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am 25. Juni 2000
I wasn't reading about Beryl Markham when I first learned of West With the Night. I was reading about Hemingway, a writer who is much better known and more admired than Markham, but to my way of thinking, with little reason. Apparently, Hemingway so admired this book that he was moved to the point of shame to know that he too was called a writer.
Stunningly evocative of life in East Africa in the early part of the 20th Century, West With the Night carries the reader directly into Markham's life. If there was a person lucky enough to have truly lived more than Markham lived, we might in fact have to turn to Hemingway to find him. Having broken all stereotypes before they were known as stereotypes, Markham did 80 years ago what few women today would even imagine. Raised by her widower father, Markham was the only white child within 200 miles in any direction. Under the tutelage of native hunters, she learned to face down lions and elephants, and went on to become a professional horse trainer. But flying was her true calling. Learning the geography of the cockpit from no less an instructor than Tom Black, one of England's best-known bush pilots and an aviator who is still revered, Markham soon became the only woman pilot in East Africa, delivering everything from the mundane (gin for the white hunters) to the life-saving (tanks of oxygen for malaria victims).
Throughout the book, we are treated to some of the most vivid descriptions of an Africa that is long gone. Curiously missing, however, is any sense of her love interests as she grew and matured. We come close when we learn of her affection for Tom Black, but the affection feels brotherly in nature. And, then again, when she partakes of a transcontinental adventure with the dashing Baron von Blixen---one of the legendary characters of colonial Africa--we're never certain if passion played a part. Perhaps the absence of a love interest is a reflection of the more genteel times in which the book was written, or perhaps her true love was Africa and the sense of being truly alive that such a place seems to have imparted to every day of Beryl Markham's life.
But in fact, Markham is still alive--in a way. You cannot help but sense her presence after the first chapter. West With the Night is that good.
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am 13. März 2000
Historic, personal, and romantic tales of a female pioneer in aviation fill the pages of West with the Night. It is beautifully written, poetry put into chapters to tell of the adventures of the developing African frontier. The book follows the life of the Beryl Markham, the author, giving the reader a view into the lives of her native friends, the small social world of the British settlers, and a young girl growing up as the result of the integrating cultures. She is, herself, both fresh and new, one of the first to develop a mindset of blended customs. Besides observing the profits of the British cultural invasion of East Africa, the reader is, all the while, taken on a non-stop ride of African adventures. Like a child, pulling anxiously at your hand, sprinting onward toward further exploration, Markham speeds us through dangers ranging from leopards to the risks of early flight in an unmapped land. It is a mind-boggling world of naturally flowing chaos, deep thought, admiral respect, and truly amazing people, entirly unimaginable to the modern American. Markham has seen it like no one before her and few after, and when she puts it to paper, the reader can see directly into her heart. A must read.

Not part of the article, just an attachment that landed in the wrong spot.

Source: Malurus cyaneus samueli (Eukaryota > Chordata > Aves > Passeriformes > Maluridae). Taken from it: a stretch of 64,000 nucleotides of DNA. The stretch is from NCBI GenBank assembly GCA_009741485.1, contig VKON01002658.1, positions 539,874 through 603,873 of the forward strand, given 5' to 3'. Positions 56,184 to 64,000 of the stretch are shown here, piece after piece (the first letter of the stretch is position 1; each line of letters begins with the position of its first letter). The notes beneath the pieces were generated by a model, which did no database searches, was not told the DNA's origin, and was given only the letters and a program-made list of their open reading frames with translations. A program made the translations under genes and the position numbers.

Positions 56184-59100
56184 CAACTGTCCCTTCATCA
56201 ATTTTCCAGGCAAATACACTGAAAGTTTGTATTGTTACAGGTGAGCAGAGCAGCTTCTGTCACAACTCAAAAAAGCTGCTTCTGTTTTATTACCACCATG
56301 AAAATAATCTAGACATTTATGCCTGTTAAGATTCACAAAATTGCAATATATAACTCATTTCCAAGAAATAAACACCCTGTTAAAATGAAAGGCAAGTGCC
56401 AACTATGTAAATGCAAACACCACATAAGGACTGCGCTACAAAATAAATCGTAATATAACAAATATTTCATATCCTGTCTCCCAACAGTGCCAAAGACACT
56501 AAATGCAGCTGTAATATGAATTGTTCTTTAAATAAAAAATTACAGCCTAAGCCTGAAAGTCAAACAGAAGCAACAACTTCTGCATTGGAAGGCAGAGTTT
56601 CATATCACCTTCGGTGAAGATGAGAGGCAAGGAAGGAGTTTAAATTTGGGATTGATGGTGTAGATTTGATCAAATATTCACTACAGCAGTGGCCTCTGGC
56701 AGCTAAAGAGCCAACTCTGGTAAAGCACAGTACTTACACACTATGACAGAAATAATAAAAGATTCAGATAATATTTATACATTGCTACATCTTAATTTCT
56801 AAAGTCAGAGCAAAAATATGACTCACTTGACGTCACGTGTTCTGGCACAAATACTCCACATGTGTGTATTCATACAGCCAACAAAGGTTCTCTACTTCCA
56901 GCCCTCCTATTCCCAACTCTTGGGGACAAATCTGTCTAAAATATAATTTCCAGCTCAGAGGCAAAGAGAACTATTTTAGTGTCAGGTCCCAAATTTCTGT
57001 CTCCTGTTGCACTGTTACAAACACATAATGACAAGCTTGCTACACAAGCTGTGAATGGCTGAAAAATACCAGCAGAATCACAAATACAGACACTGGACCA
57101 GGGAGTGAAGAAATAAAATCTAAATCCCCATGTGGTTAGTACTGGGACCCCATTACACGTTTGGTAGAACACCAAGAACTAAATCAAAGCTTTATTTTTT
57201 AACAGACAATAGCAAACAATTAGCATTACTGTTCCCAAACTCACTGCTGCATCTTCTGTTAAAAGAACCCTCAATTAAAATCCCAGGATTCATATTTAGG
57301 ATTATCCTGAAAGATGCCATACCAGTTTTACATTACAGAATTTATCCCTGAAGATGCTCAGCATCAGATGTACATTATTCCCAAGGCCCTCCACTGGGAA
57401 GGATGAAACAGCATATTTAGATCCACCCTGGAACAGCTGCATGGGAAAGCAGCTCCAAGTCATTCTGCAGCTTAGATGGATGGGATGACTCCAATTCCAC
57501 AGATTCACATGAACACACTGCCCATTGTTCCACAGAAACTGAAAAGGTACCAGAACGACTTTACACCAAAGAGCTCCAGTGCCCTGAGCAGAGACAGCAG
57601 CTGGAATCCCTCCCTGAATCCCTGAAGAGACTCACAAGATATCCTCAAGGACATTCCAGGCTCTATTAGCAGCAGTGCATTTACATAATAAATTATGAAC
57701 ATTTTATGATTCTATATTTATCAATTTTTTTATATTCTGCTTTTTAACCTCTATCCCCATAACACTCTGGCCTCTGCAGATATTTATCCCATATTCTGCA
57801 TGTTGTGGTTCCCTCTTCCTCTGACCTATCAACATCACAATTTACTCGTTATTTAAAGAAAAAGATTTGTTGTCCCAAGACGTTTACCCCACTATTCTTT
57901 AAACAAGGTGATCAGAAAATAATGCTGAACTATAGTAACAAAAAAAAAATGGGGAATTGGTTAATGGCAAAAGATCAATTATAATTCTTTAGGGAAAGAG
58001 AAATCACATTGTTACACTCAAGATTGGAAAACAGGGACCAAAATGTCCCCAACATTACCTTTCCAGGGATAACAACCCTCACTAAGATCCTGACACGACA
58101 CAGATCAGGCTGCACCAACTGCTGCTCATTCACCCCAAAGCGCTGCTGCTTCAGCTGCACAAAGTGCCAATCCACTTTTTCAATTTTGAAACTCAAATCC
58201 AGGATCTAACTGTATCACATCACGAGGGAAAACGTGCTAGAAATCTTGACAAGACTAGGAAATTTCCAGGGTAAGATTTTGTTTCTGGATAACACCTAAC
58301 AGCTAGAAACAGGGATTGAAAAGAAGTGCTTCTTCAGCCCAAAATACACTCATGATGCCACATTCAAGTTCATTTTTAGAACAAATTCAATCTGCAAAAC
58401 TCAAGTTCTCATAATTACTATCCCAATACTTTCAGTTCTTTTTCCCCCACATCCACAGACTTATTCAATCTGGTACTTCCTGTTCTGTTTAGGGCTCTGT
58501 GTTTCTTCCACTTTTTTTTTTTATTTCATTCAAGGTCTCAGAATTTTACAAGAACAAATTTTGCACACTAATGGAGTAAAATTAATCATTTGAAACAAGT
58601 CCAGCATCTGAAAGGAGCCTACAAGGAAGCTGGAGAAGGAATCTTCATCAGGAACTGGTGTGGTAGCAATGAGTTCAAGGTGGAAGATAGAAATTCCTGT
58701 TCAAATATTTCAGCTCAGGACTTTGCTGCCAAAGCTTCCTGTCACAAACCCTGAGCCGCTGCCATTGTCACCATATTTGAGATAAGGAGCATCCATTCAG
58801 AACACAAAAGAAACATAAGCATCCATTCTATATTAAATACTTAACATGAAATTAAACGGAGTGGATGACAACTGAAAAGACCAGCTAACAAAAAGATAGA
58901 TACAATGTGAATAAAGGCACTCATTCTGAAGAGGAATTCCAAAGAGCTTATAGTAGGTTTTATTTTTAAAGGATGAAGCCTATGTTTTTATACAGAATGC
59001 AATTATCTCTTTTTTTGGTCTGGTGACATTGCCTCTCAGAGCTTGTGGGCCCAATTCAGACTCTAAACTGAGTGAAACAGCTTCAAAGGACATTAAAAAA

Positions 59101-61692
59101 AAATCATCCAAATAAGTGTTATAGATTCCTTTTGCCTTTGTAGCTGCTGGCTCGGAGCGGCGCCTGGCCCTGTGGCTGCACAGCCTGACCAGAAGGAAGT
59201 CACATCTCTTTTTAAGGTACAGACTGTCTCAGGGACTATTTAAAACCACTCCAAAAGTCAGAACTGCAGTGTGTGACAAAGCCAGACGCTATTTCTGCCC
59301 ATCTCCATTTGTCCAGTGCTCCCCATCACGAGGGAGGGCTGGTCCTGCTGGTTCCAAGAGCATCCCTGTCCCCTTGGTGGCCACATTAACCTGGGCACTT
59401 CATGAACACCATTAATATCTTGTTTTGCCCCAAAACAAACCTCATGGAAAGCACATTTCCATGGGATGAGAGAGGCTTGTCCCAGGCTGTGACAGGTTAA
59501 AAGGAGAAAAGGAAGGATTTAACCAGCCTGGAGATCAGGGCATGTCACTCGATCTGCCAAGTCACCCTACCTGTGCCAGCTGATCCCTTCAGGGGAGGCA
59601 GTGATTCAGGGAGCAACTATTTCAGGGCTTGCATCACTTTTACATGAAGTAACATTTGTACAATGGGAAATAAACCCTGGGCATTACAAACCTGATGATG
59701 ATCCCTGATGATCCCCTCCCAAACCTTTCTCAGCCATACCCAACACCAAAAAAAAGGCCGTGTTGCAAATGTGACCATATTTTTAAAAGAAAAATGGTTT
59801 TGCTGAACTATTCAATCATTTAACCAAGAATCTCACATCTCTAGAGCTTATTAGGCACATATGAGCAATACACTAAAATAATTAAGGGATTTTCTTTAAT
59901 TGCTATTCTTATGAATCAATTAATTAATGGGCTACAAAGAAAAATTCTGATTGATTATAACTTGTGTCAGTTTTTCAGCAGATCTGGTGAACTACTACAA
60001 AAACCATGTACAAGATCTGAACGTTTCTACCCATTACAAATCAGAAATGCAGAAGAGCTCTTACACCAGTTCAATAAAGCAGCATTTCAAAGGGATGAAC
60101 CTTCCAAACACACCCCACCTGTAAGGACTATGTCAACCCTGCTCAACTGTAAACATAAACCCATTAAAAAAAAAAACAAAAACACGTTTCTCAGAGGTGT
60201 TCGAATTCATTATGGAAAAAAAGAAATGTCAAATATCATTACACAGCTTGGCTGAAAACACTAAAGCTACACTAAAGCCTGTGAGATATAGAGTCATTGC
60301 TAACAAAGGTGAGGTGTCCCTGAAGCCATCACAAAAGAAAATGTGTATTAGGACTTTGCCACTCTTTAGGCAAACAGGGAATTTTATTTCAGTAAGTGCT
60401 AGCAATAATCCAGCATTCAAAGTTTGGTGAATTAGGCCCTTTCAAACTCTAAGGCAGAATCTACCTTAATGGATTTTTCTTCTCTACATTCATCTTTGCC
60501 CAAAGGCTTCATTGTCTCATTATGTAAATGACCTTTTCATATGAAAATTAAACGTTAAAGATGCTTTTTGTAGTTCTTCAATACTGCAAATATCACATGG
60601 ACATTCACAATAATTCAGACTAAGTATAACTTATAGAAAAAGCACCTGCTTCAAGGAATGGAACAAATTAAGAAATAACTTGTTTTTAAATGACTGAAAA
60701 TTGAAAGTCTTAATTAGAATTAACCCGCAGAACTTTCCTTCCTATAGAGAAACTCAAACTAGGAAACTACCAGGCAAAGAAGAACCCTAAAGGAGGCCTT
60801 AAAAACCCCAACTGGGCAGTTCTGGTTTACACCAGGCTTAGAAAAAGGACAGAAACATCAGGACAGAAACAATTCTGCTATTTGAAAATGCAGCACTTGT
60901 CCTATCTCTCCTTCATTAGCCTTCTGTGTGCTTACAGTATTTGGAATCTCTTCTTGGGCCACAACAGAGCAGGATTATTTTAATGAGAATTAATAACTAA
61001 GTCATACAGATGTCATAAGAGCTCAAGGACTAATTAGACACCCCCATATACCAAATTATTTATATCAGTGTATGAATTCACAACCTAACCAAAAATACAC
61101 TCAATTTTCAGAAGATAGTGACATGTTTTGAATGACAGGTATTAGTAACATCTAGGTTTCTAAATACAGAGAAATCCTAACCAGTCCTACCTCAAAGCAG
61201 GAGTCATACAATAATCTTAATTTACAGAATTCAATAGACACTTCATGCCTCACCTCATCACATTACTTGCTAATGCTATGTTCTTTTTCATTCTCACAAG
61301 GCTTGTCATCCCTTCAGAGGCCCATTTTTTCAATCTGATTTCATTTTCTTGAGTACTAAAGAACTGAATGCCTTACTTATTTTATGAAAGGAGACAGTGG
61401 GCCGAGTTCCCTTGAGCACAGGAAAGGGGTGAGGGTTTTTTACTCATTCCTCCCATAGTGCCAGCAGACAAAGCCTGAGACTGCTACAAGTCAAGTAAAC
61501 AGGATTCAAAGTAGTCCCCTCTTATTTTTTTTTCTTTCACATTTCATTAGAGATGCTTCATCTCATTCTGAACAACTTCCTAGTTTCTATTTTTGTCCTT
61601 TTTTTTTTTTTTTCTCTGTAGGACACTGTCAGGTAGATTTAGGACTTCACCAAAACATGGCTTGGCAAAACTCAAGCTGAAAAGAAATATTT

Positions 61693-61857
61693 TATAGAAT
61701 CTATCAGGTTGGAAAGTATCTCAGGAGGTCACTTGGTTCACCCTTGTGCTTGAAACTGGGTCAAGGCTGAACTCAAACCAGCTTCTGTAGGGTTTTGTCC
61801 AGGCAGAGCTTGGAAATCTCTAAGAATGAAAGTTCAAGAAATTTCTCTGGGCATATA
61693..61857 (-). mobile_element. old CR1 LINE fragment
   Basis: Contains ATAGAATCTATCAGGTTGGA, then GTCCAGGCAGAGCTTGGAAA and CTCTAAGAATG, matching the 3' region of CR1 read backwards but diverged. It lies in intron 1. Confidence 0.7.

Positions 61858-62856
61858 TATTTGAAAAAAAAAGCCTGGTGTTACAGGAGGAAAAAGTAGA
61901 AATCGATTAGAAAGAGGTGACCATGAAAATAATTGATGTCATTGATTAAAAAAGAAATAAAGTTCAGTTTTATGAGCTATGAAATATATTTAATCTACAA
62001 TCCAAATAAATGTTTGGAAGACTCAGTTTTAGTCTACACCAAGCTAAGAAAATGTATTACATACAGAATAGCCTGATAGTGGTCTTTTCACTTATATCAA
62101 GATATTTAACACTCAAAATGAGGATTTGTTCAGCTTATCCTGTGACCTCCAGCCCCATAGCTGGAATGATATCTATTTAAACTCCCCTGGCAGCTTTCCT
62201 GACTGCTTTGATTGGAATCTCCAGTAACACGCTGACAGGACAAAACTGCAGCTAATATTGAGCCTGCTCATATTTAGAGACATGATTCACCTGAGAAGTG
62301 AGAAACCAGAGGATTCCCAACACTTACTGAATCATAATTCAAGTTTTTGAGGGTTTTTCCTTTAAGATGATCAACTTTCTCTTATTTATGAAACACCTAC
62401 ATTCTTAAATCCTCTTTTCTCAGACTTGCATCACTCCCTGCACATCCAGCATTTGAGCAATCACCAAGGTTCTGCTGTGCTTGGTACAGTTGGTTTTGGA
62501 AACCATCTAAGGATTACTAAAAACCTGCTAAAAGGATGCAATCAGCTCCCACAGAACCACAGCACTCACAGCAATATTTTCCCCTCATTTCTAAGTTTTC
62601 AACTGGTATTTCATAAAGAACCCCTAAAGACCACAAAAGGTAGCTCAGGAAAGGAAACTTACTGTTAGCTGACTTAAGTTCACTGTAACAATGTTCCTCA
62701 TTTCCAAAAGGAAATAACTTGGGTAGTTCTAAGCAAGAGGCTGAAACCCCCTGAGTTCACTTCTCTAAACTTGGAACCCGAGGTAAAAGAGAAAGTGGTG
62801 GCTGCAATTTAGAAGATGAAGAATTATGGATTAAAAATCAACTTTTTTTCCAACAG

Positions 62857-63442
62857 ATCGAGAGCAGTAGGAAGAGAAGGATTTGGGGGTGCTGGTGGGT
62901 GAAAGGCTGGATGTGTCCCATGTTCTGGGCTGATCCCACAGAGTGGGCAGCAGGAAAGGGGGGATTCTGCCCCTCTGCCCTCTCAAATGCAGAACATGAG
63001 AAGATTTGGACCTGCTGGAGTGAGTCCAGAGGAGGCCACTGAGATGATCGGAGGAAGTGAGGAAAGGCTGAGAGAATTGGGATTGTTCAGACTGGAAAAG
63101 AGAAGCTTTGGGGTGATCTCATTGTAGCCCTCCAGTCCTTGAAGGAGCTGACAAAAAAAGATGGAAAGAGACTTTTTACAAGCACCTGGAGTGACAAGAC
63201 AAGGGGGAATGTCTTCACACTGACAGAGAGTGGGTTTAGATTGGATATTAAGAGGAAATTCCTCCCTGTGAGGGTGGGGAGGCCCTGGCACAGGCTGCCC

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am 16. Juni 2000
Since the day I finished this book I have searched in vain for something to read that came even close to matching its incredible beauty. This book is a gem -- moving, spiritual, thought provoking. It encompasses a spirit, an era, a place in language that rivals some of the greatest literary works of our time. Markam's prose is poetry, music. And her words manage to bypass the sentimentality that has plagued many a book about africa. What a shame we have only this one book by this wonderful, adventurous and eloquent woman.
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am 24. Mai 2000
I was talking about Africa one day, and one of my younger friends who had just completed college, recommended this book. I looked for the book because my friend is not given to reading, and the fact that she was impressed told me it might be an interesting book. I liked the book so much, I bought a "talking" version for my older aunt who has lost much of her vision and cannot read. She loved the book too. From this sample of three women, I can tell you this book will appeal to all ages.
Beryl Markham neglects many aspects of her colorful life, the story briefly covers her child hood in Africa and then mostly focuses on her wonderful flight, actually harder than Lindbergh's flight since she flew East to West, Europe to North America, against the jet stream. The description of the flight is thrilling up til the last when she crash lands--in North America.
If you want to know more about Beryl and her escapades, read "Out of Isak Dinesen, Karn Blixon's Untold Story" by Linda Donelson. Beryl knew Blixon (17 years her senior, and a mentor at some points) and Denis Finch Hatton. Also, the wonderful BBC film "Heat of the Sun" contains a character played by Susannah Harker (an avatrix) loosely based on Beryl Markham.
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am 30. August 1998